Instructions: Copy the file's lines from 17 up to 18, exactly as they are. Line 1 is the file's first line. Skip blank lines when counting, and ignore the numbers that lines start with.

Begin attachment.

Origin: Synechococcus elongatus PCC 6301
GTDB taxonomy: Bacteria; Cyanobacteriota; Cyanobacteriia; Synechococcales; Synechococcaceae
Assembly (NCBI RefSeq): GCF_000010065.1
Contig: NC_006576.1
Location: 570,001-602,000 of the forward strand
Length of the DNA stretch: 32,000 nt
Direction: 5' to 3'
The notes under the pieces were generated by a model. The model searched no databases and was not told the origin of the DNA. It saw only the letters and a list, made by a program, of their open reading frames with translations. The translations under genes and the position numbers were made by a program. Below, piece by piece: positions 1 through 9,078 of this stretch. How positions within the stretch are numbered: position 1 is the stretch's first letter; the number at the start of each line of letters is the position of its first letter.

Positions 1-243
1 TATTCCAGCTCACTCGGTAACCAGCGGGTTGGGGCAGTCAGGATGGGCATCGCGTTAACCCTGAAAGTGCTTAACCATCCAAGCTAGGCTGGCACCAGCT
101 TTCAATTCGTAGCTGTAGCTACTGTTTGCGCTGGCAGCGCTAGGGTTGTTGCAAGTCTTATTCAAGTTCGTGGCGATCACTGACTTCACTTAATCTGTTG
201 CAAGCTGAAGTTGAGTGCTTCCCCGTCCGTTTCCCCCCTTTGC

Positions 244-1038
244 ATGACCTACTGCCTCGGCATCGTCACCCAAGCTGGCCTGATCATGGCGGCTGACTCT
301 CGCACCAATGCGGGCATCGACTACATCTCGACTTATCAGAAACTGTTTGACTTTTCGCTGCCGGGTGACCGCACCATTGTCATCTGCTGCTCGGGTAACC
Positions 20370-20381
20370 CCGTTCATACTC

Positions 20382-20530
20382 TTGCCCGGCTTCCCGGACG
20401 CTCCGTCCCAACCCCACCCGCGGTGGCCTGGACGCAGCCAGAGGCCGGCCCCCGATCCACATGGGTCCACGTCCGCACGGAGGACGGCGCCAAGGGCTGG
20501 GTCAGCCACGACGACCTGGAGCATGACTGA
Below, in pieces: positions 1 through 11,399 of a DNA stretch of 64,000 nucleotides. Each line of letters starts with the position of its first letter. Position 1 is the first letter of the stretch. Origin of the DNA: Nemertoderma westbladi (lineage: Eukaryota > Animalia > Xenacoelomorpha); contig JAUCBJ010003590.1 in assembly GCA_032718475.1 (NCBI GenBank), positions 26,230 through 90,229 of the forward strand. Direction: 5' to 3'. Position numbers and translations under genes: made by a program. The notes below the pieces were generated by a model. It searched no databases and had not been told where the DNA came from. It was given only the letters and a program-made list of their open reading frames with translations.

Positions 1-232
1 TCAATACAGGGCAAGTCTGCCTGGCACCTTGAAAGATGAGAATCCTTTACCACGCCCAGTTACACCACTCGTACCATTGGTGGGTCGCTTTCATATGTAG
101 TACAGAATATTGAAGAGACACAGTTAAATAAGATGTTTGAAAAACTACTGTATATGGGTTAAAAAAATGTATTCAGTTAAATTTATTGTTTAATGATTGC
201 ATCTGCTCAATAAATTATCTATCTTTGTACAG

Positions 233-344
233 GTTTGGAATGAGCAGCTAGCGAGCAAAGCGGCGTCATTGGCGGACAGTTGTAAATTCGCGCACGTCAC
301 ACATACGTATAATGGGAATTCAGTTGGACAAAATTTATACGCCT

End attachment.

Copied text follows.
20370 CCGTTCATACTC

Positions 20382-20530